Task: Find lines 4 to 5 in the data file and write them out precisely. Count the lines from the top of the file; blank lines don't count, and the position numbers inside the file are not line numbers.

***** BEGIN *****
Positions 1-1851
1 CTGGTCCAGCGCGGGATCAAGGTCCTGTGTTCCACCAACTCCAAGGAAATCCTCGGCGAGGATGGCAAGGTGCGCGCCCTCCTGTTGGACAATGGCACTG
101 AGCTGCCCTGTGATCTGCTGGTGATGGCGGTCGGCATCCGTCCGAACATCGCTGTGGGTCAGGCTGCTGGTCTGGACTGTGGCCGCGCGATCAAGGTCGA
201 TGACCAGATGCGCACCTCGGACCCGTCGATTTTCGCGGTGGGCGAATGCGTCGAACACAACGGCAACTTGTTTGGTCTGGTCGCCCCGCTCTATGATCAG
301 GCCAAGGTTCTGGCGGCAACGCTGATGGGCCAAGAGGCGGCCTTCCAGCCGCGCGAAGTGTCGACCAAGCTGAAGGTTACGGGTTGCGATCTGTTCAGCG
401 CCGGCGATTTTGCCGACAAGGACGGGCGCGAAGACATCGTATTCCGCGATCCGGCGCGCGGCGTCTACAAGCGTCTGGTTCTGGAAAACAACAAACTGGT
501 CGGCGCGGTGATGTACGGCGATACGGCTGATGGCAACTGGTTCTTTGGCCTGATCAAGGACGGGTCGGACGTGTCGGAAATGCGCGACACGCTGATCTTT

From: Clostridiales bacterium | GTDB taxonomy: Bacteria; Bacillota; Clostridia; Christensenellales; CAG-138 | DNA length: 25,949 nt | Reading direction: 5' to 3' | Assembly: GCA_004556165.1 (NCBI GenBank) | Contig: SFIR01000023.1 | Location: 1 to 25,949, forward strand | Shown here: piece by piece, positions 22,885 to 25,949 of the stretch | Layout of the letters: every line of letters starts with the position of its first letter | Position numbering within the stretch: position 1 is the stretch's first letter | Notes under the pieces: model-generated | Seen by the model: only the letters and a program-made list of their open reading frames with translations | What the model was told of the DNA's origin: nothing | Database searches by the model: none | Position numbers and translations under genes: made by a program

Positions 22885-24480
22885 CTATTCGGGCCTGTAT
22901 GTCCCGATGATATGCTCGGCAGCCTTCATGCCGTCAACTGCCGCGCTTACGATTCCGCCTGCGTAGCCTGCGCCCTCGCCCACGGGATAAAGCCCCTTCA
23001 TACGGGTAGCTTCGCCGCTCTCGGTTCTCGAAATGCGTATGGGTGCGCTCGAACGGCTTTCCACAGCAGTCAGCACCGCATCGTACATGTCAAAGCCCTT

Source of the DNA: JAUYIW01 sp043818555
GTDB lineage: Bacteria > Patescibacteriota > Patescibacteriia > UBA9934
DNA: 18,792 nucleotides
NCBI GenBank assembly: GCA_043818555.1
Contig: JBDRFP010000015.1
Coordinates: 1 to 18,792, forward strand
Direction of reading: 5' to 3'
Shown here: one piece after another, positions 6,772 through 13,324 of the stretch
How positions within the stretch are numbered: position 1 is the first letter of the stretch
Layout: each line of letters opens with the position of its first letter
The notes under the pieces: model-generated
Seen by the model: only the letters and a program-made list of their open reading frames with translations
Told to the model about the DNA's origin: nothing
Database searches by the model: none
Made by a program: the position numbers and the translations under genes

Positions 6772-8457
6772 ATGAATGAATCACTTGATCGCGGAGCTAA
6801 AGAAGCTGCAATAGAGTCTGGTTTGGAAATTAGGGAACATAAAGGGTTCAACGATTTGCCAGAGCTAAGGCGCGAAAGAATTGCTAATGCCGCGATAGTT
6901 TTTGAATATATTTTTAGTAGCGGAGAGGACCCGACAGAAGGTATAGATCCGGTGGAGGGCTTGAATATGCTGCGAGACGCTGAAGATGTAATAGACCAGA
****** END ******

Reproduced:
201 TGACCAGATGCGCACCTCGGACCCGTCGATTTTCGCGGTGGGCGAATGCGTCGAACACAACGGCAACTTGTTTGGTCTGGTCGCCCCGCTCTATGATCAG
301 GCCAAGGTTCTGGCGGCAACGCTGATGGGCCAAGAGGCGGCCTTCCAGCCGCGCGAAGTGTCGACCAAGCTGAAGGTTACGGGTTGCGATCTGTTCAGCG